How to Describe a Turkey: A Comprehensive Guide

The wild turkey, a majestic bird native to North America boasts a fascinating array of characteristics that make it a truly unique and captivating creature. From its iridescent plumage to its distinctive gobble, the wild turkey is a sight to behold. In this comprehensive guide, we’ll delve into the intricate details of this remarkable bird providing you with the knowledge and vocabulary to describe it with accuracy and flair.

Physical Appearance

  • Size and Shape: The wild turkey is a large ground-dwelling bird, typically measuring 36-44 inches in length. Its body is stout and muscular, with a broad chest and a long, fan-shaped tail.

  • Plumage: The plumage of the wild turkey is a marvel of nature, showcasing a stunning array of colors and patterns. The male, or tom, sports iridescent bronze body feathers with black and white bars on its wings. Its head and neck are bare, revealing smooth, red skin. The female, or hen, has a more subdued appearance, with brown, white, or gray feathers on her breast and a feathered neck.

  • Head and Neck: The head and neck of the wild turkey are particularly noteworthy. The tom’s head is adorned with a fleshy wattle, a red, blue, or white lobe of skin that hangs from the neck. The female’s head is gray, and her neck is feathered.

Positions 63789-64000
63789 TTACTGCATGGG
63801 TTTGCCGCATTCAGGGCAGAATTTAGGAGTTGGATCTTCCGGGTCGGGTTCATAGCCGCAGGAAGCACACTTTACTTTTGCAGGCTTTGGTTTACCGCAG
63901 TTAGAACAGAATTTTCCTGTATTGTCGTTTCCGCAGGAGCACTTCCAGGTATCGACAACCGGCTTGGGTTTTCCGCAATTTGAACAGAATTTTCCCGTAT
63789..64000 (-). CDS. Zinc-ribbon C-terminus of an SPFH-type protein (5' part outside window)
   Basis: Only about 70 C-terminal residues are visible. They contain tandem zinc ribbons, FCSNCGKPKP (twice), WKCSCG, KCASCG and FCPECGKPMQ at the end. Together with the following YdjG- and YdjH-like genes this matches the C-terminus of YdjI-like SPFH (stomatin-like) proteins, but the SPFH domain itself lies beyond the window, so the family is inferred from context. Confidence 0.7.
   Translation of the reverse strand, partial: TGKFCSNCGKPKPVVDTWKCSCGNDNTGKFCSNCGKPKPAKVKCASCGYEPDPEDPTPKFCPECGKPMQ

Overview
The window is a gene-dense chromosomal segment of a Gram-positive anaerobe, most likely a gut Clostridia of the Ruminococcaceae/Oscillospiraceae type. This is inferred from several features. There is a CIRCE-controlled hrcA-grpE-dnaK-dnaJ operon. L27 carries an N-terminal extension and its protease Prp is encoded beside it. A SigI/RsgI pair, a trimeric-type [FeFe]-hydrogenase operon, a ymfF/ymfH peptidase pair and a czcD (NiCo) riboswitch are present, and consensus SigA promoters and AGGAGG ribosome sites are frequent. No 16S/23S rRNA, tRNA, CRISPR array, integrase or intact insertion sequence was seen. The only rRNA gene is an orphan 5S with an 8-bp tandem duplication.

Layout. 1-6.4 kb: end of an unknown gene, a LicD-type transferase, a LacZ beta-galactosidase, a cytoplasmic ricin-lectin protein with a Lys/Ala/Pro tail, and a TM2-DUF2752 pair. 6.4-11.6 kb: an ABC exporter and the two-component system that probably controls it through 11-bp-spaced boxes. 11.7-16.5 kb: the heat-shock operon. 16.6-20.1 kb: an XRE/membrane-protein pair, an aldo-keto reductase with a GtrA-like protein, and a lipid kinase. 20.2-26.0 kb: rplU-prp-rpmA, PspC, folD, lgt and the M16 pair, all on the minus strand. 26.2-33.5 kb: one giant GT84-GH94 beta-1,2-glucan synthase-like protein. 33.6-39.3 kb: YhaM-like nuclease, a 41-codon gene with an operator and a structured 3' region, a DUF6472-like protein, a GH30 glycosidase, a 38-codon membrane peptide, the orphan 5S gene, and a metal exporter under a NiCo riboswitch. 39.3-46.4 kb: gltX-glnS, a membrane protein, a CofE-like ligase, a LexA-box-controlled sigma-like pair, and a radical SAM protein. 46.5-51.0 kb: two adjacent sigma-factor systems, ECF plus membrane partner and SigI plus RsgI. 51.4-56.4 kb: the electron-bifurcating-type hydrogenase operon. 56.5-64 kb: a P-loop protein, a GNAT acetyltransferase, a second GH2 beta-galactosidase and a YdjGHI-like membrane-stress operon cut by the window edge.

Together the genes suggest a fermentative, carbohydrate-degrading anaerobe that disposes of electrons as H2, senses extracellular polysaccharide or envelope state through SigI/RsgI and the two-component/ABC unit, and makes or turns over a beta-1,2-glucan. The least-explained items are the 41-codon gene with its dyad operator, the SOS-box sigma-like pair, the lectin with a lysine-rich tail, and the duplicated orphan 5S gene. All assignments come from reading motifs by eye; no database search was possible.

• Legs and Feet: The wild turkey has long, stocky legs, which are pink or gray in color. Its feet are strong and powerful, with four toes that are adapted for scratching and foraging.

  • Tail: The tail of the wild turkey is a prominent feature, serving as a visual display and a means of communication. The tail feathers are broad and fan-shaped, with a distinctive brown or white tip depending on the region.


The wild turkey is renowned for its distinctive vocalizations, which play a crucial role in communication and social interactions.

  • Gobble: The most iconic sound of the wild turkey is the gobble, a loud, resonant call that can be heard from a distance of up to a mile. The gobble is primarily used by males to attract females and establish dominance.

  • Cackle: The cackle is a high-pitched, rapid series of notes that is emitted by both males and females. It serves as an alarm call, warning other turkeys of potential danger.

  • Yelp: The yelp is a soft, high-pitched call that is used by young turkeys to communicate with their mothers.


The wild turkey exhibits a complex and fascinating array of behaviors, which have evolved to ensure its survival and reproductive success.

  • Social Structure: Wild turkeys are social animals that live in flocks, which can range in size from a few individuals to several dozen. The flock provides protection from predators and facilitates foraging and breeding.

  • Foraging: The wild turkey is an omnivore, feeding on a variety of plant and animal matter. Its diet includes acorns, nuts, seeds, fruits, insects, buds, fern fronds, and salamanders.

  • Breeding: Wild turkeys breed in the early spring, with males engaging in elaborate courtship displays to attract females. The female lays a clutch of 8-15 eggs in a shallow depression on the ground, which she incubates for 25-31 days.

  • Roosting: Wild turkeys roost in trees at night, seeking safety from predators and protection from the elements.


The wild turkey is found in a variety of habitats throughout North America, including hardwood and mixed conifer-hardwood forests, as well as areas with open spaces such as fields, pastures, orchards, and marshes.